'The Lady of Shalott'

Alfred Lord Tennyson’s (1809–1892) love of Arthurian legends found expression in one of his early poems, ‘The Lady of Shalott’ (1833). Isolated in a tower, the Lady’s only ‘contact’ with the outside world is via a mirror. Although she is ‘half sick of shadows’, a curse will come upon her if she ventures to look down at Camelot. The sudden appearance of ‘bold Sir Lancelot’ distracts her from her labours, leading to her doom. Tennyson’s poem has been the subject of much critical debate, as it lends itself to a range of possible interpretations: an allegory exploring the role of the artist, for instance, or an examination of the relationship between art and reality. It has also inspired many famous works of art.

Creator:
Alfred Lord Tennyson
Published:
1833
Forms:
Poem
Genre:
Victorian literature
Literary period:
Victorian

Related articles

An introduction to ‘The Lady of Shalott’

Article by:
Stephanie Forward
Theme:
Victorian poetry

An Arthurian legend inspired one of Tennyson's most famous poems. Dr Stephanie Forward considers how 'The Lady of Shalott' reflects contemporary questions of gender and creativity, and provided the subject for works by artists including Dante Gabriel Rossetti and William Holman Hunt.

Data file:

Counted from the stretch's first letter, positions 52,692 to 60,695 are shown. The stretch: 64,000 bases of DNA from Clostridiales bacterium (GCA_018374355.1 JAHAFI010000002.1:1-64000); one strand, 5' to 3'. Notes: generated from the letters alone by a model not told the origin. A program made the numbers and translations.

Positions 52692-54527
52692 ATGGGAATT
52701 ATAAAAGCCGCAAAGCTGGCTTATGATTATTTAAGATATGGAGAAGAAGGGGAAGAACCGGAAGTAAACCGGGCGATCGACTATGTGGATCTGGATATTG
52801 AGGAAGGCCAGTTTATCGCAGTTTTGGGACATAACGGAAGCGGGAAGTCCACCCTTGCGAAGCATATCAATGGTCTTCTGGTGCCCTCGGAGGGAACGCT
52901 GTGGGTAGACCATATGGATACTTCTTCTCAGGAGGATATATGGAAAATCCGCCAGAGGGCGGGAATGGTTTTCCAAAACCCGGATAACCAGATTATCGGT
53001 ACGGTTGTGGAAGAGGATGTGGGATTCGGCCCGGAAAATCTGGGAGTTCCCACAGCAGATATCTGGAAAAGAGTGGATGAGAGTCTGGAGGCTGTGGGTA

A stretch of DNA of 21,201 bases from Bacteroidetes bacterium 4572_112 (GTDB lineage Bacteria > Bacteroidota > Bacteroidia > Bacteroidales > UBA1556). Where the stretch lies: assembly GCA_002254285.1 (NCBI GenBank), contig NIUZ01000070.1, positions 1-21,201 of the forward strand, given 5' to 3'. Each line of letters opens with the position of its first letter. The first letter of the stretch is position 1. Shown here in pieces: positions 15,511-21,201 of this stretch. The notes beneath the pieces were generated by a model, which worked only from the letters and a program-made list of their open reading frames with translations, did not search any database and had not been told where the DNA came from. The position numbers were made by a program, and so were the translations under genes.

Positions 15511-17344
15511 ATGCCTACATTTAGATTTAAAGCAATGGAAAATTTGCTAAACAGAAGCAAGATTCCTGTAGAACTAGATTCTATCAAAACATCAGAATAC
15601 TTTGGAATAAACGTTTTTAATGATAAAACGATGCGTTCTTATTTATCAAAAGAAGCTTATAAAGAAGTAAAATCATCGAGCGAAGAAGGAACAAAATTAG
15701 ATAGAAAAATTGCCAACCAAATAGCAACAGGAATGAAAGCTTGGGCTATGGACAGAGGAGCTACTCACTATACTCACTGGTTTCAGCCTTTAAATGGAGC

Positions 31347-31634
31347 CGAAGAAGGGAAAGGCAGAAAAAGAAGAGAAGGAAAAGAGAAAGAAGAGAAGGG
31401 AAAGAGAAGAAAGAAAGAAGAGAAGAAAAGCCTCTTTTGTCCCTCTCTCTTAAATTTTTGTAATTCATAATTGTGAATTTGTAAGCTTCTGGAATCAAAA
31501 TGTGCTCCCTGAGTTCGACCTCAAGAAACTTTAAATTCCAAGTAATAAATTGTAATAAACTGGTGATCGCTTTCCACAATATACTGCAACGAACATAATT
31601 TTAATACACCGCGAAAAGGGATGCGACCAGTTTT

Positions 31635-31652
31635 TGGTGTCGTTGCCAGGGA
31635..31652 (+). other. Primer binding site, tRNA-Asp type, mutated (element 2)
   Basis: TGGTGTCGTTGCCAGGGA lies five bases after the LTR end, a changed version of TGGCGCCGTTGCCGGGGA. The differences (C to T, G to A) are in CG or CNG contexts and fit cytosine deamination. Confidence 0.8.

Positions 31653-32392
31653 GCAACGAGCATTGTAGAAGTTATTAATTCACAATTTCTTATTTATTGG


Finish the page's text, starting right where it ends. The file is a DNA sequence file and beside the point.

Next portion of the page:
Tennyson’s rise and fall

Article by:
Stephanie Forward
Theme:
Victorian poetry

When Tennyson died in 1892, 11,000 people applied for tickets to his funeral in Westminster Abbey. Dr Stephanie Forward considers the poet's huge popularity in the second half of the 19th century, and the decline of his reputation in the 20th.

Aestheticism and decadence

Article by:
Carolyn Burdett
Theme:
Fin de siècle

‘Art for art’s sake’? Aestheticism and decadence shocked the Victorian establishment by challenging traditional values, foregrounding sensuality and promoting artistic, sexual and political experimentation. Dr Carolyn Burdett explores the key features of this unconventional artistic period.

Related collection items

Related people

Related works

A Christmas Carol

Created by: Charles Dickens

A Christmas book by Charles Dickens (1812–1870), published in 1843. Dickens was prompted to write this ...

A Woman of No Importance

Created by: Oscar Wilde

Oscar Wilde’s play A Woman of No Importance is a satire on English upper class morality and society’s ...

An Ideal Husband

Created by: Oscar Wilde

An Ideal Husband (1895) is the third of Oscar Wilde’s society comedies after Lady Windermere’s Fan ...

Lady Windermere’s Fan

Created by: Oscar Wilde

Lady Windermere’s Fan was first performed at St James’s Theatre on 20 February 1892 to rave reviews, and ...